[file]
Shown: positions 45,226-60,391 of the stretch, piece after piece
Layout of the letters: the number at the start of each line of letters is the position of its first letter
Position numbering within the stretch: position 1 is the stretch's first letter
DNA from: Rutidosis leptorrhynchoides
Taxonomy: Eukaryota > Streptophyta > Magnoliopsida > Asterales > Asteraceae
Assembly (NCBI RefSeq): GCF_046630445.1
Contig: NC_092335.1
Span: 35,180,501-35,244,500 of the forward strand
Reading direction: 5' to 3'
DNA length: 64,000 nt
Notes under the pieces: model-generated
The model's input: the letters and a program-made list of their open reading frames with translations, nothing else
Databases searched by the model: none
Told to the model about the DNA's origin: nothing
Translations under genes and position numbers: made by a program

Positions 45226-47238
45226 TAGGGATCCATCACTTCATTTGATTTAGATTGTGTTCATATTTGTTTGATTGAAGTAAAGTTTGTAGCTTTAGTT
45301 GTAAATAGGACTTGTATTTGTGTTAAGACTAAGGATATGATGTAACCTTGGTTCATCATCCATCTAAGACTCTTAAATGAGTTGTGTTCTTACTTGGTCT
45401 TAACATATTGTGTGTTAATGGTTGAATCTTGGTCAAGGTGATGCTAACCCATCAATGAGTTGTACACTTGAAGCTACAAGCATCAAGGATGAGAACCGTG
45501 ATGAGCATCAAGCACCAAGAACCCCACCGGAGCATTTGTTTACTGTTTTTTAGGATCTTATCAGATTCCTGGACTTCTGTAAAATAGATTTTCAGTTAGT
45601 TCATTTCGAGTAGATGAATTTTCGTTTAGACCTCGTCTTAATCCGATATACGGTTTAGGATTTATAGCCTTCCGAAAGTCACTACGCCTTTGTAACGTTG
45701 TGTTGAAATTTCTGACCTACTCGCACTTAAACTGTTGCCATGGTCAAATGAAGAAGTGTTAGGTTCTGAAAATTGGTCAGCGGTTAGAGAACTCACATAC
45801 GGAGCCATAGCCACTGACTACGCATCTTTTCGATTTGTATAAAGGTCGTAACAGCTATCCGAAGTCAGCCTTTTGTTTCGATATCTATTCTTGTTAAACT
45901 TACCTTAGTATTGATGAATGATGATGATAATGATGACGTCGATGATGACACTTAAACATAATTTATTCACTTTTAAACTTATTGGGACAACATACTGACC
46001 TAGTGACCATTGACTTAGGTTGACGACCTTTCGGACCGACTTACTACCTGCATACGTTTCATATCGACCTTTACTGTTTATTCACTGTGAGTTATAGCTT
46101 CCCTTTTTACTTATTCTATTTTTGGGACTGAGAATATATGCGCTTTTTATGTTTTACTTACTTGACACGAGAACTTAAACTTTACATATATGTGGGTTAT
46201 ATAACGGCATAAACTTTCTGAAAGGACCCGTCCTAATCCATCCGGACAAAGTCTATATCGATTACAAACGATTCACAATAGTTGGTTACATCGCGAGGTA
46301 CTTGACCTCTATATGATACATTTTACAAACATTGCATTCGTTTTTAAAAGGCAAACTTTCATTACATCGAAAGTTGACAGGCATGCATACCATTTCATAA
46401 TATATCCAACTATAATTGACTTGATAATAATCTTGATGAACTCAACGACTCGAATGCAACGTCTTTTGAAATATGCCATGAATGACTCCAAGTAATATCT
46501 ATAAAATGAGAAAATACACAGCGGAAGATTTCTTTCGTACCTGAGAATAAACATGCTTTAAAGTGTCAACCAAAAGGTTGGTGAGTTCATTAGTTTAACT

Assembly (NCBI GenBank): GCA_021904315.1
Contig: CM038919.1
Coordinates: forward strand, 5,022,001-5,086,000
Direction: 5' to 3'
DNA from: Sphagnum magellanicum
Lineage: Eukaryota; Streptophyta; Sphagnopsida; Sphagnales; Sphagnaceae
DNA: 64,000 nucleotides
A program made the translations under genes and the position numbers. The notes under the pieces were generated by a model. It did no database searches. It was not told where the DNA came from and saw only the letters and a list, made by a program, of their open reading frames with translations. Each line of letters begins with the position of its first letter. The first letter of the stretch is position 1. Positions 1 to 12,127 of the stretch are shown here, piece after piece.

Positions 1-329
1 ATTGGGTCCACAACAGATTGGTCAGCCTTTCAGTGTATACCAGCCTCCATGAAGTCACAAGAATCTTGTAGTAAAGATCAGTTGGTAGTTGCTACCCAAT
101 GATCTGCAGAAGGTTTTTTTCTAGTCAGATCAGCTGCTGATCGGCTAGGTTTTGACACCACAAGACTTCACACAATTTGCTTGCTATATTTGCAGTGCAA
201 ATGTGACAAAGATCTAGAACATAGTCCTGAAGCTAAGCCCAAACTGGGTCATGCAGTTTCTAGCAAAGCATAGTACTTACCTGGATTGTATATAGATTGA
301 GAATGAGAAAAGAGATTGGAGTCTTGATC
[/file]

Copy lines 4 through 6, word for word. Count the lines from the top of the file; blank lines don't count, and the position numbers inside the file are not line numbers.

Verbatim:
DNA from: Rutidosis leptorrhynchoides
Taxonomy: Eukaryota > Streptophyta > Magnoliopsida > Asterales > Asteraceae
Assembly (NCBI RefSeq): GCF_046630445.1